FAQ's

Frequently Asked Questions:

How do I find out about a court date?

If the person that you are inquiring about (the one going to court) is ajuvenile (a person under the age of 17), you can contact the Juvenile Court at (770) 784-2060. If the person that you are inquiring about is 17 years of age or over, you should contact either Magistrate Court at (770) 784-2050 or Superior Court at (770) 784-2035.

What are my child's rights?

A) Your child has the right to remain silent. He/she does not have to say, sign, or do anything that will tend to show he/she is guilty of the offense charged unless he/she wants to. 

B) Your child has the right to have a parent and an attorney present at all hearings and questioning. If you feel that you can not afford an attorney, please contact the Public Defenders Office to fill out a financial affidavit. If you qualify, a court appointed attorney will be assigned to the case. If you do not qualify for a court appointed attorney, you may hire one on your own.  If you choose not to have an attorney at the Detention hearing, you will have an opportunity to apply/hire an attorney for the arraignment and/or disposition.

C) Your child has the right to have a trial before the judge for the offense charged. At that trial, your child has the right to bring in witnesses to testify on his/her behalf. The State/District Attorney's Office will also bring in witnesses against him/her and once the witness have testified, your child or attorney will have an opportunity to ask questions of the witnesses and the State will ask questions of your witnesses.

What is a petition?

A formal written application stating the charges against your child. This statement will be served to you before the arraignment hearing.

What is an arraignment?

A hearing at which your child is given the opportunity to admit or deny the charges.

What is an adjudication?

The judgment or decision given by the judge on your child's charges.

What is a disposition?

The sentence or consequence given by the judge for the offense that your child is charged with.

What can I expect for my child's detention hearing?

The purpose of this hearing is to determine whether or not there is sufficient evidence to maintain the petition against your child and to determine whether your child should remain in the custody of Newton County or whether your child should be released back to your custody. The judge will advise you and your child of his/her rights. The judge will then hear testimony from the Intake Officer that dealt with your child's case. Once this testimony is presented, you and your child may ask the Intake Officer any questions that you might have about the officer's testimony. The judge will then ask if you or your child would like to make any statements. If the judge decides that there is sufficient evidence to maintain the petition, or charge, the judge will then decide whether or not to release your child back into your custody or issue a bond. At this point, an arraignment date will be set.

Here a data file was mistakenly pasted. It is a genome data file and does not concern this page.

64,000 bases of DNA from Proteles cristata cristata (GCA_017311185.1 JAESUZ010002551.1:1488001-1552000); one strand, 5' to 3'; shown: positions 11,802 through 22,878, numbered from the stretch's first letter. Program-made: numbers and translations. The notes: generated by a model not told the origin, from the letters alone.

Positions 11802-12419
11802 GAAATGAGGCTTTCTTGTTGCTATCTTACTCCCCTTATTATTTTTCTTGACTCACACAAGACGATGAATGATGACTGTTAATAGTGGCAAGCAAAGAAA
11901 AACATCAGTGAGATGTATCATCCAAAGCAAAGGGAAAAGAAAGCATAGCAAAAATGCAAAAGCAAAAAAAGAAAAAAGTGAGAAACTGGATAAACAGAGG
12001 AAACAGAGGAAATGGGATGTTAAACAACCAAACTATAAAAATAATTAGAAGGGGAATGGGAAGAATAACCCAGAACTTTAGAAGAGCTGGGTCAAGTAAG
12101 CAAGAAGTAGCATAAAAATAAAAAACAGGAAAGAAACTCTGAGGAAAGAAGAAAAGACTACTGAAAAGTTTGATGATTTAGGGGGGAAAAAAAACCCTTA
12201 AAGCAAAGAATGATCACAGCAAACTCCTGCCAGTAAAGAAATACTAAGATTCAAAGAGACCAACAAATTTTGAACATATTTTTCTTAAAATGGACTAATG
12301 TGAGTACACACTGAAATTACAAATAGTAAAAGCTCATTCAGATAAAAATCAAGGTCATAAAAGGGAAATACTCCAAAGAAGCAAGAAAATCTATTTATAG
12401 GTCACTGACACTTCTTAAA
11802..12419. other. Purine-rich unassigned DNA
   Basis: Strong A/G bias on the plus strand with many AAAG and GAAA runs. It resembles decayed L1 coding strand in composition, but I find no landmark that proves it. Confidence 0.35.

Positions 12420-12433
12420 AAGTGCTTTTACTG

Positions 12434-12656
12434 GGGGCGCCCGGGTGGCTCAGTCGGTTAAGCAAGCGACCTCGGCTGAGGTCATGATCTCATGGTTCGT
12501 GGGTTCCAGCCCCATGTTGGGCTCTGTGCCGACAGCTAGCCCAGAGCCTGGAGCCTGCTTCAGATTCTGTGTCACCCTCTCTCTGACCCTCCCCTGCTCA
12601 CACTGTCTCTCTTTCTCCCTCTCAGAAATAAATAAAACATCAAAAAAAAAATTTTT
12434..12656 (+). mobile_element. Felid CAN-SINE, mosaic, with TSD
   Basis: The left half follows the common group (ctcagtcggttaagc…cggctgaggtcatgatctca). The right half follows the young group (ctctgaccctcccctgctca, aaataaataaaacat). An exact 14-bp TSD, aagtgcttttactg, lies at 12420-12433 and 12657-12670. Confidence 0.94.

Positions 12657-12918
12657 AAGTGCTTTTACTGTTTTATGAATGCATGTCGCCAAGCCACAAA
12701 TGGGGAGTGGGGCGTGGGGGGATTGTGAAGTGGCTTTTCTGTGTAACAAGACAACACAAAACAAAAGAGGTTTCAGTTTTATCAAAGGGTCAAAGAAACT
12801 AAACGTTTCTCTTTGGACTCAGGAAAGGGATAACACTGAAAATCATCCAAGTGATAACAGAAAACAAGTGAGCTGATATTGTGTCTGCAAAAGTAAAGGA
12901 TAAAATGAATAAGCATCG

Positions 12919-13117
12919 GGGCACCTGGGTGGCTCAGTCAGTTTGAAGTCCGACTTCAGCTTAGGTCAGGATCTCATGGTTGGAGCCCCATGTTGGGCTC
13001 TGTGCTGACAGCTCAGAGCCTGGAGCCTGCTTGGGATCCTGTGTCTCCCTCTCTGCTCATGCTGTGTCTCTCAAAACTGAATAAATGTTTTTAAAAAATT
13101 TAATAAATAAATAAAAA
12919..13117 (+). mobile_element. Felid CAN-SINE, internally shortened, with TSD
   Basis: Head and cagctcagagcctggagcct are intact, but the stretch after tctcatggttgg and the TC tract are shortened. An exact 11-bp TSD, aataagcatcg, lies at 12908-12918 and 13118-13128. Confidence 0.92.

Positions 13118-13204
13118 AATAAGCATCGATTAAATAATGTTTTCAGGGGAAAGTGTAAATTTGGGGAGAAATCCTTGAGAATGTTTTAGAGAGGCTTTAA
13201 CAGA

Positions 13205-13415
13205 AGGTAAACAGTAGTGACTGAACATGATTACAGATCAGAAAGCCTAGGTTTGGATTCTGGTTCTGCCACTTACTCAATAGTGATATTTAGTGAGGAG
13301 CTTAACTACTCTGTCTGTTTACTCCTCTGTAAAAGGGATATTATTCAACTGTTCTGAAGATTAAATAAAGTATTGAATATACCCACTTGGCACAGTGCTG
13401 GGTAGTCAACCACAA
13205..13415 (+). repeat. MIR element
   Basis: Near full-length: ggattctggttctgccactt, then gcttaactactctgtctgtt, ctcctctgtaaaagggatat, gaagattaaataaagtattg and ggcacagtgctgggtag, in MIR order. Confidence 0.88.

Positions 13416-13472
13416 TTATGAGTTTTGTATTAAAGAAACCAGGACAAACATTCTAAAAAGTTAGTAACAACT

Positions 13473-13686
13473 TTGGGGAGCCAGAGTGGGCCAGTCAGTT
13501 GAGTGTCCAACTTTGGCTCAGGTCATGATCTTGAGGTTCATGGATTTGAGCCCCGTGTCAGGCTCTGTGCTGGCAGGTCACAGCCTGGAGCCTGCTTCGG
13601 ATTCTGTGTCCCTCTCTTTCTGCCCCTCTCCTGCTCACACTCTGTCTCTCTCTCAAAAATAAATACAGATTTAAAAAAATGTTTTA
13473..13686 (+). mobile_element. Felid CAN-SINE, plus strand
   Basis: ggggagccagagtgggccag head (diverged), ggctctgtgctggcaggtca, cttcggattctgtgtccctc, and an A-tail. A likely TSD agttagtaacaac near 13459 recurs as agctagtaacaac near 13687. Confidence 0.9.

What can I expect for my child's arraignment hearing?

The purpose of this hearing is to allow your child to admit or deny the offense with which your child was charged in the petition. The judge will advise your child of his/her rights. The judge will then read the petition(s) against your child and ask your child whether he/she admits the charges, or denies them. If your child admits to the charges, the judge will proceed with the disposition, or you may choose to wait until a later date if your child wishes to bring in witnesses to testify on his/her behalf. If your child denies the charges, the Court Clerk will set another, court date for a trial.

What can I expect for my child's disposition hearing?

The purpose of this hearing is to decide what action the court will take once your child has admitted to the offense, or has been adjudicated in a trial. The judge will advise your child of his/her rights. The judge will then ask for any questions or comments that you or your child might have. The judge will ask about how your child is doing in school, what type of grades your child receives in school, how your child is behaving at home, as well as any other information that you, your child, or the judge feels is necessary in making the disposition decision. If your child is on probation, the probation officer will be present to give an update on your child's behavior and his/her compliance with the probation officer. The judge might ask the prosecutor, the Intake Officer handling your child's case, or your child's probation officer for a recommendation on the disposition. The judge will then make his disposition.

What are the possible dispositions available?

Dismissal of the case by the Judge
Informal Adjustment through the Juvenile Court
Probation through the Department of Juvenile Justice
Short Term Treatment Program through the Department of Juvenile Justice
Commitment to the Department of Juvenile Justice